In JoVE (1)
Articles by Mira S. Olson in JoVE
Comparison of Scale in a Photosynthetic Reactor System for Algal Remediation of Wastewater Kaitlyn D. Sniffen1, Christopher M. Sales1, Mira S. Olson1 1Civil, Architectural, and Environmental Engineering, Drexel University An experimental methodology is presented to compare the performance of small (100 L) and large (1,000 L) scale reactors designed for algae remediation of landfill wastewater. System characteristics, including surface area to volume ratio, retention time, biomass density, and wastewater feed concentrations, can be adjusted based on application.
Other articles by Mira S. Olson on PubMed
Development of Failure Scenarios for Biosolids Land Application Risk Assessment Water Environment Research : a Research Publication of the Water Environment Federation. Feb, 2013 | Pubmed ID: 23472330 Although deviations from standard guidance for land application of biosolids occur in practice, their importance is largely unknown. A list of such deviations (plausible failure scenarios) were identified at a workshop of industry, regulators, and academic professionals. Next, a survey of similar professionals was conducted to rank the plausible failure scenarios according to their severity, frequency, incentive to ignore control measures, gaps in existing control processes, public concern, and overall concern. Survey participants rated intentional dumping (unpermitted disposal) as the most severe of the failure scenarios, lack of worker protection as the most frequent scenario, and application of Class A biosolids that have failed to meet treatment standards as the scenario for which incentives to ignore control measures are highest. Failure of public access restrictions to application sites was the scenario for which existing controls were judged the weakest; application of biosolids too close to wells was ranked highest for public concern and for overall concern. Two scenarios for which existing controls were considered weaker, site restriction violations and animal contact leading to human exposure, were also rated as frequently occurring. Both scenarios are related in that they (1) involve inappropriate access to a site before the required time has elapsed, and (2) could be addressed through similar biosolids management measures.
Evaluating the Effects of Variable Water Chemistry on Bacterial Transport During Infiltration Journal of Contaminant Hydrology. Jul, 2013 | Pubmed ID: 23673087 Bacterial infiltration through the subsurface has been studied experimentally under different conditions of interest and is dependent on a variety of physical, chemical and biological factors. However, most bacterial transport studies fail to adequately represent the complex processes occurring in natural systems. Bacteria are frequently detected in stormwater runoff, and may present risk of microbial contamination during stormwater recharge into groundwater. Mixing of stormwater runoff with groundwater during infiltration results in changes in local solution chemistry, which may lead to changes in both bacterial and collector surface properties and subsequent bacterial attachment rates. This study focuses on quantifying changes in bacterial transport behavior under variable solution chemistry, and on comparing the influences of chemical variability and physical variability on bacterial attachment rates. Bacterial attachment rate at the soil-water interface was predicted analytically using a combined rate equation, which varies temporally and spatially with respect to changes in solution chemistry. Two-phase Monte Carlo analysis was conducted and an overall input-output correlation coefficient was calculated to quantitatively describe the importance of physiochemical variation on the estimates of attachment rate. Among physical variables, soil particle size has the highest correlation coefficient, followed by porosity of the soil media, bacterial size and flow velocity. Among chemical variables, ionic strength has the highest correlation coefficient. A semi-reactive microbial transport model was developed within HP1 (HYDRUS1D-PHREEQC) and applied to column transport experiments with constant and variable solution chemistries. Bacterial attachment rates varied from 9.10×10(-3)min(-1) to 3.71×10(-3)min(-1) due to mixing of synthetic stormwater (SSW) with artificial groundwater (AGW), while bacterial attachment remained constant at 9.10×10(-3)min(-1) in a constant solution chemistry (AGW only). The model matched observed bacterial breakthrough curves well. Although limitations exist in the application of a semi-reactive microbial transport model, this method represents one step towards a more realistic model of bacterial transport in complex microbial-water-soil systems.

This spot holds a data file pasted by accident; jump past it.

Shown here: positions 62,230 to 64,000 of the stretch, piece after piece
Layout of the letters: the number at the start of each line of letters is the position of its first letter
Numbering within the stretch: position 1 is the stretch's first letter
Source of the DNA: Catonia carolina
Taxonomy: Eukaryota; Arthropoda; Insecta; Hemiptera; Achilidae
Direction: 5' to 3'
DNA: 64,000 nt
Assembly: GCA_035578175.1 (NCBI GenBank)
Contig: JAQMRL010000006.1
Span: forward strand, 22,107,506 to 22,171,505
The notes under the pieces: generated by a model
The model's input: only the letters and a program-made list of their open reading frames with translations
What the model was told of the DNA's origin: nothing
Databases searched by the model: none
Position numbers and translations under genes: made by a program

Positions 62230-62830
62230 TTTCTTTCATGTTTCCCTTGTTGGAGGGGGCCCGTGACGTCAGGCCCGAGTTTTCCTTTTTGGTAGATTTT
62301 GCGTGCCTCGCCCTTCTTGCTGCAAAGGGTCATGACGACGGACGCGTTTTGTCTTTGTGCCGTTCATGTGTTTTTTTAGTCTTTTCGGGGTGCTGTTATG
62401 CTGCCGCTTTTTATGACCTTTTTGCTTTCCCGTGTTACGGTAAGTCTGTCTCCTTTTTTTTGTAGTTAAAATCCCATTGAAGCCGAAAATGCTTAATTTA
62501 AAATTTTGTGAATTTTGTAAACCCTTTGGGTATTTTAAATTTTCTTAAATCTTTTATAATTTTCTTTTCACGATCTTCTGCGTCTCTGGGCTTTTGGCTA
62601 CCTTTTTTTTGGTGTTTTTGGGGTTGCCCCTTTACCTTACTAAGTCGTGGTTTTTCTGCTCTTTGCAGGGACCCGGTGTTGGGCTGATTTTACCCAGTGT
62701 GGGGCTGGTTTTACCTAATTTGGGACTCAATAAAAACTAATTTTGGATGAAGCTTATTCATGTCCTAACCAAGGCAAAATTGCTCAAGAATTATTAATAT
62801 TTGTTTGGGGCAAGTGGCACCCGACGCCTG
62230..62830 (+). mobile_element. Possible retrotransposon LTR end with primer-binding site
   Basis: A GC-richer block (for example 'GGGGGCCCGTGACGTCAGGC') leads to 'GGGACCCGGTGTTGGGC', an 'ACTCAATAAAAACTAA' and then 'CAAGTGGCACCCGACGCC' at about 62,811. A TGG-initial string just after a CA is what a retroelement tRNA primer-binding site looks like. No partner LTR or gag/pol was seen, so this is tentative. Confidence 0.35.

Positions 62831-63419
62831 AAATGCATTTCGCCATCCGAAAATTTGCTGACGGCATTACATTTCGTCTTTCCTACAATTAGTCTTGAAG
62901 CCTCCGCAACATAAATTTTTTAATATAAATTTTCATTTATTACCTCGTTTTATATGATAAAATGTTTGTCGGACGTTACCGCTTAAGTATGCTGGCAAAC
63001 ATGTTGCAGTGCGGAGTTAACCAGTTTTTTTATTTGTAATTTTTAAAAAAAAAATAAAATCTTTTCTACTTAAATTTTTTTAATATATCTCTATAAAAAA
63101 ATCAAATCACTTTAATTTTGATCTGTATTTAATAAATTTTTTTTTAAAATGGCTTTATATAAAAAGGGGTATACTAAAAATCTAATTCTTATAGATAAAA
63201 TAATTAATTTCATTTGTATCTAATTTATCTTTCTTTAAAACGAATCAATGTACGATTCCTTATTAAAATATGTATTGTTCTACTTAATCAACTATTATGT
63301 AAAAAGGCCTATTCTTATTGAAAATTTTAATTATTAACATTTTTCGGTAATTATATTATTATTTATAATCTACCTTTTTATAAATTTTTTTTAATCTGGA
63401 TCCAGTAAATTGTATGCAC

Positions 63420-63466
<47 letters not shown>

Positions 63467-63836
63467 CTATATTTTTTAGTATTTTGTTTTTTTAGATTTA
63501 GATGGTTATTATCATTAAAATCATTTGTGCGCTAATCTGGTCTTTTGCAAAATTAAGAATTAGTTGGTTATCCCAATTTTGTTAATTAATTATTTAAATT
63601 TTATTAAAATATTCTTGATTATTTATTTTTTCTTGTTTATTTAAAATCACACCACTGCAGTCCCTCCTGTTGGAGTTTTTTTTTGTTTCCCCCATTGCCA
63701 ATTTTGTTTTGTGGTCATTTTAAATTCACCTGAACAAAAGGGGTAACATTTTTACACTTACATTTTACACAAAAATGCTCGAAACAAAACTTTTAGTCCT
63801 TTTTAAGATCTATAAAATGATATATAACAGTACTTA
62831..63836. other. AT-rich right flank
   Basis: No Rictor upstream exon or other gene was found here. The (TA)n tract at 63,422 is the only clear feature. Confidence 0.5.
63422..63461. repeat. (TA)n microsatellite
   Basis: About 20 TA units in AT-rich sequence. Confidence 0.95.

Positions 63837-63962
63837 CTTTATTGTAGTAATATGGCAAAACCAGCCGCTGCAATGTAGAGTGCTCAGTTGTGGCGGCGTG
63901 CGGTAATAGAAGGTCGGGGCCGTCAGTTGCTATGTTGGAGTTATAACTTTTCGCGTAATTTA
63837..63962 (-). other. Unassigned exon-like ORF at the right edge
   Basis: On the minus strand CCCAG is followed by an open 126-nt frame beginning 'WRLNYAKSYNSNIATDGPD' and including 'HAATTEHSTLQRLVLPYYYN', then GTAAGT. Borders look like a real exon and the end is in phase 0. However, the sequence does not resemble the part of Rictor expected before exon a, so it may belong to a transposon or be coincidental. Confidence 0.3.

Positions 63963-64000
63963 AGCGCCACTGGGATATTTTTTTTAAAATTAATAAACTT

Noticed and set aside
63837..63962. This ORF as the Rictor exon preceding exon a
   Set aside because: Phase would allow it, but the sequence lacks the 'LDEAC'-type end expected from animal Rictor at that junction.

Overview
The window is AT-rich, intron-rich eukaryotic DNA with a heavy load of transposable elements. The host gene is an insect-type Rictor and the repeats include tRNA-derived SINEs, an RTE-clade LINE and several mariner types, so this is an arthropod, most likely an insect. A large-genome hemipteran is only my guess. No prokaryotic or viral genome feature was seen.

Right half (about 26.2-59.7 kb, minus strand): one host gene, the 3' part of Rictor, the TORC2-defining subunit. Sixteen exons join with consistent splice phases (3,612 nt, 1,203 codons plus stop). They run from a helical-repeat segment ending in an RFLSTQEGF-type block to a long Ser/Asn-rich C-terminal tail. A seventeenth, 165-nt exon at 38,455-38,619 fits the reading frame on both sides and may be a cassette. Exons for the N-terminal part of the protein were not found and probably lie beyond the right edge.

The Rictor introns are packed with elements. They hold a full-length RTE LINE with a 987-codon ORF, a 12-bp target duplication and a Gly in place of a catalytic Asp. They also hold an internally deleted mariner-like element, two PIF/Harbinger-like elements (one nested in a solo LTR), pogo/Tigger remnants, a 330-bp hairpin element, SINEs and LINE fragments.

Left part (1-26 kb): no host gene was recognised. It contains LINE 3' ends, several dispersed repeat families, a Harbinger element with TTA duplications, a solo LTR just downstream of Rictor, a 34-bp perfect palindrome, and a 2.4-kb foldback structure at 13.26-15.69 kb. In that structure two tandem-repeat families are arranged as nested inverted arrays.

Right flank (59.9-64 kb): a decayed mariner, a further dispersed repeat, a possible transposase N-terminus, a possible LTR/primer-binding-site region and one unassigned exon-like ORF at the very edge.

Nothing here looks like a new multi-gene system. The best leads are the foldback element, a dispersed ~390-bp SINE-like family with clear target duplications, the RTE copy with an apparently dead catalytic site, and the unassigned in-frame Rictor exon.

Nitrogen Removal from Raw Landfill Leachate by an Algae-bacteria Consortium Water Science and Technology : a Journal of the International Association on Water Pollution Research. 2016 | Pubmed ID: 26877028 A remediation system for the removal of nitrogen from landfill leachate by a mixed algae-bacteria culture was investigated. This system was designed to treat leachate with minimal inputs and maintenance requirements, and was operated as an open semi-batch reactor in an urban greenhouse. The results of this study showed a maximum nitrogen removal rate of 9.18 mg N/(L·day) and maximum biomass density of 480 mg biomass/L. The ammonia removal rates of this culture increased with increasing initial ammonia concentration; maximum nitrogen removal occurred at an ammonia concentration of 80 mg N-NH3/L. At starting ammonia concentrations above 80 mg N-NH3/L a reduction in nitrogen removal was seen; this inhibition is hypothesized to be caused by ammonia toxicity. This inhibiting concentration is considerably higher than that of many other published studies.